Macquarie, a global financial services company, on Thursday, sharply lowered its forecast for India’s economic growth for the fiscal year ending March 2014 to 5.3 percent of gross domestic product, or GDP, from 6.2 percent, citing capital outflows, a depreciating rupee and sluggish policy reforms.

The move came soon after Bank of America-Merrill Lynch, on Tuesday, cut India’s growth forecast for the same period to 5.5 percent from 5.8 percent and the Reserve Bank of India, or RBI, on Monday, announced measures making borrowing of money from the central bank costlier in order to curb speculation in the currency market that has been weighing down the rupee.

“India's macro environment is at a crossroads, facing head winds from sharp capital outflows, rupee depreciation and high cost of capital, which can possibly reverse the gains realized on macro stability indicators like inflation, current account deficit and fiscal deficit,” Macquarie said in a research note, according to Press Trust of India.

Macquarie said the rupee’s depreciation has made it difficult for the RBI to cut policy rates, and that the currency’s weakness is expected to continue in the short and medium term. The rupee has plunged more than 9 percent against the dollar since the beginning of the fiscal year in April 2013, and hit a life-time low of 61.21 on July 8.

“Assimilating the sharp depreciation of the Indian rupee against the US dollar since May, 2013 and continued dollar strength, we maintain our base case expectation of INR/USD averaging around 59 with a downward bias in FY14,” Macquarie said.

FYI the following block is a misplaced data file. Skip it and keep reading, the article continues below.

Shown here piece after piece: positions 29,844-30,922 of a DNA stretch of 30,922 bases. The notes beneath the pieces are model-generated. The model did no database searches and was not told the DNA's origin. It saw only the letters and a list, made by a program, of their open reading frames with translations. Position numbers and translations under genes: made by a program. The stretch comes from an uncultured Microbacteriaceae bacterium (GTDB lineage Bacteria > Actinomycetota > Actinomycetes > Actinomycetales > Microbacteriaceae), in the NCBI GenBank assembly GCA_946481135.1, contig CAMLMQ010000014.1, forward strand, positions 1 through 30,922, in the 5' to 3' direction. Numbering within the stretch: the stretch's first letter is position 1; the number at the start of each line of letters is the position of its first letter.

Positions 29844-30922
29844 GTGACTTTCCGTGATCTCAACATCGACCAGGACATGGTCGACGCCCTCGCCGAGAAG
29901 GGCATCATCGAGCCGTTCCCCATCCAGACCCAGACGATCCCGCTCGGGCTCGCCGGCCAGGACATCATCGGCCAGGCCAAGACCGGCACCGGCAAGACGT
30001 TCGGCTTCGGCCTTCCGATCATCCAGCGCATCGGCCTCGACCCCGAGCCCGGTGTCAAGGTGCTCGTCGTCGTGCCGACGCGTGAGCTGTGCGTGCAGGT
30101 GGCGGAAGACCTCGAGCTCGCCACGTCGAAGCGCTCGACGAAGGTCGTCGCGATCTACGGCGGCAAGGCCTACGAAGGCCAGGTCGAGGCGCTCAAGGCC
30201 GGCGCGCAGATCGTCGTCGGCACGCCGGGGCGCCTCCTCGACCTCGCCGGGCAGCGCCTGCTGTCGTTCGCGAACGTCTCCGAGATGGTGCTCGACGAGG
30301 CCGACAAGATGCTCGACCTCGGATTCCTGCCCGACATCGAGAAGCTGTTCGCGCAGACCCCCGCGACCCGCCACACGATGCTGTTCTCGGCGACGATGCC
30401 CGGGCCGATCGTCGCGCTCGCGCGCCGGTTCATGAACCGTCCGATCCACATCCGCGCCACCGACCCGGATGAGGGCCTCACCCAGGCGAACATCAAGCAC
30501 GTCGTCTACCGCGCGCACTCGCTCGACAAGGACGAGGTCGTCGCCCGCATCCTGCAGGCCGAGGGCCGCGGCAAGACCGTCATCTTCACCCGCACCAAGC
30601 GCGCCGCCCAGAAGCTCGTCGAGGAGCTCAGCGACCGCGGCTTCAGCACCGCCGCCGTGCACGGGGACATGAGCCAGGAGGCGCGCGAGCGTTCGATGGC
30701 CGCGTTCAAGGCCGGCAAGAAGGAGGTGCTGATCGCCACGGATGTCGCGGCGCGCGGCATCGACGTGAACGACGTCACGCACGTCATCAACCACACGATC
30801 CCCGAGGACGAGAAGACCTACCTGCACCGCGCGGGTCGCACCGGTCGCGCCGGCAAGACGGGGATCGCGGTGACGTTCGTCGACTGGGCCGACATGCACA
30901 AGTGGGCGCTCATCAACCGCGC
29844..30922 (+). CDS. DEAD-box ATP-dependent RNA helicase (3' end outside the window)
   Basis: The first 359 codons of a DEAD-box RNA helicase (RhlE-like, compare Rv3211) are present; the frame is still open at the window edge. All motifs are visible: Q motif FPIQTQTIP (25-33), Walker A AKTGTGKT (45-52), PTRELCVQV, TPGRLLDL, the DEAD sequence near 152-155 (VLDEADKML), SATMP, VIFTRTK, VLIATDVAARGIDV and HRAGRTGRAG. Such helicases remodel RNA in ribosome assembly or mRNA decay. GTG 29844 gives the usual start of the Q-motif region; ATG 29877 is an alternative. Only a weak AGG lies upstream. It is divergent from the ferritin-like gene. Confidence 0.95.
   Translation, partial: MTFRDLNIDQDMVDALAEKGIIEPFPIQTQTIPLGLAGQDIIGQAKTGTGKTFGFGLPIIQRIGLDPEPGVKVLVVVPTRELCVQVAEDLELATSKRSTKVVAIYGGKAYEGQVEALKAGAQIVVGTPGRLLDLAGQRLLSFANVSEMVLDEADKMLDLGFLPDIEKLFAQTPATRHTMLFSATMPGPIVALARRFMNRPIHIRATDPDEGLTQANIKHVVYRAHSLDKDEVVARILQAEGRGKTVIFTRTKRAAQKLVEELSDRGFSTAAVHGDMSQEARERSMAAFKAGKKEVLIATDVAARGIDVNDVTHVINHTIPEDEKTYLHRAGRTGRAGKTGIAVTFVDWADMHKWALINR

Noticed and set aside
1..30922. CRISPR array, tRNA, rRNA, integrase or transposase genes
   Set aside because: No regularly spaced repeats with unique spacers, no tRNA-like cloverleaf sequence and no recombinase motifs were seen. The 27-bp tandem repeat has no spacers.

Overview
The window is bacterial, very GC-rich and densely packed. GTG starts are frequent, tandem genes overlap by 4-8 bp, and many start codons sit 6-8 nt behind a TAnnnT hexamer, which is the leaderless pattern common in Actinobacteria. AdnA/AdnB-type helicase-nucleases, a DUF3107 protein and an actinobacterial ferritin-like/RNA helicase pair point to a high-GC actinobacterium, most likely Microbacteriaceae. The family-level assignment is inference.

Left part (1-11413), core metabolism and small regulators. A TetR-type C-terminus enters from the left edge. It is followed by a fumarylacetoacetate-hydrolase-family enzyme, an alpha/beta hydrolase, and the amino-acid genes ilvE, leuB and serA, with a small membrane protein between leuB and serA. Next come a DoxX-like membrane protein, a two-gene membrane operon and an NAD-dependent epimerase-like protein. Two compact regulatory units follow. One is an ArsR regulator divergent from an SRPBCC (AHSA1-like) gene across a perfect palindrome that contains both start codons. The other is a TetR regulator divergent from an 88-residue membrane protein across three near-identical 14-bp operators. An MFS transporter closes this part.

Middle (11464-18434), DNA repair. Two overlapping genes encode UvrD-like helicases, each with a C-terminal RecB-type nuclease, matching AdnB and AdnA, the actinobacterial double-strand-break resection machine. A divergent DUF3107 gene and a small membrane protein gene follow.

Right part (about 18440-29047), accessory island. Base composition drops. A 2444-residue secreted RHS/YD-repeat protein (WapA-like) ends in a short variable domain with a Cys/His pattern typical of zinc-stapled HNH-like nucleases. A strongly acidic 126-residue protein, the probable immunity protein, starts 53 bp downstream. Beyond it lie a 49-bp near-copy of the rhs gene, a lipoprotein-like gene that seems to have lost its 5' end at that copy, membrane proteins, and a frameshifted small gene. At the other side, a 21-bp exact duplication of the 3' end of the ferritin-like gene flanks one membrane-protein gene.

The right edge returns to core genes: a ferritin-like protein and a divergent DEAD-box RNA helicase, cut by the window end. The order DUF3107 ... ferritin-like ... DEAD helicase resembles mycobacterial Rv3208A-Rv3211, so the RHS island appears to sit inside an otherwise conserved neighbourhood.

Under the RBI measures, which came into effect on Wednesday, the central bank limited the amount that banks can borrow or lend to 1 percent of a bank’s total deposits, estimated to be around 750 billion rupees ($12.6 billion). The RBI also raised the rates on the marginal standing facility -- through which banks can borrow money from the central bank against government securities to meet short-term credit needs -- by 200 basis points, to 10.25 percent. 

In response to these measures, Morgan Stanley (NYSE:MS), on Tuesday, lowered its rating on the Indian financial services sector to “cautious” from “in-line,” saying the RBI’s decision to hike borrowing rates of banks would “tighten liquidity and take market interest rates up,” which would then negatively impact banks in the wake of slow economic growth, Mint newspaper reported.

“In the backdrop of slowing growth and increasing uncertainty around asset quality, banks will struggle to perform,” Morgan Stanley said.

According to Barclays Capital, RBI’s measures will affect banks and non-banking finance companies by pushing the net interest margins down, and by hurting GDP growth.

And, Credit Suisse Group AG (NYSE:CS), on Tuesday, downgraded Kotak Bank and IndusInd Bank to “underperform” from “neutral” following the RBI’s announcement, saying these banks would be the worst hit by the central bank’s new rules, as they will be forced to cut asset growth and will operate under margin pressures.

“The biggest risk from this set of measures would be if the lack of liquidity precipitates the corporate asset quality problems. As liquidity becomes scarce, some of these assets may turn to NPLs (Nonperforming Loan) on books quicker than expected earlier. We maintain our Underweight stance on the Indian banks sector,” the report said.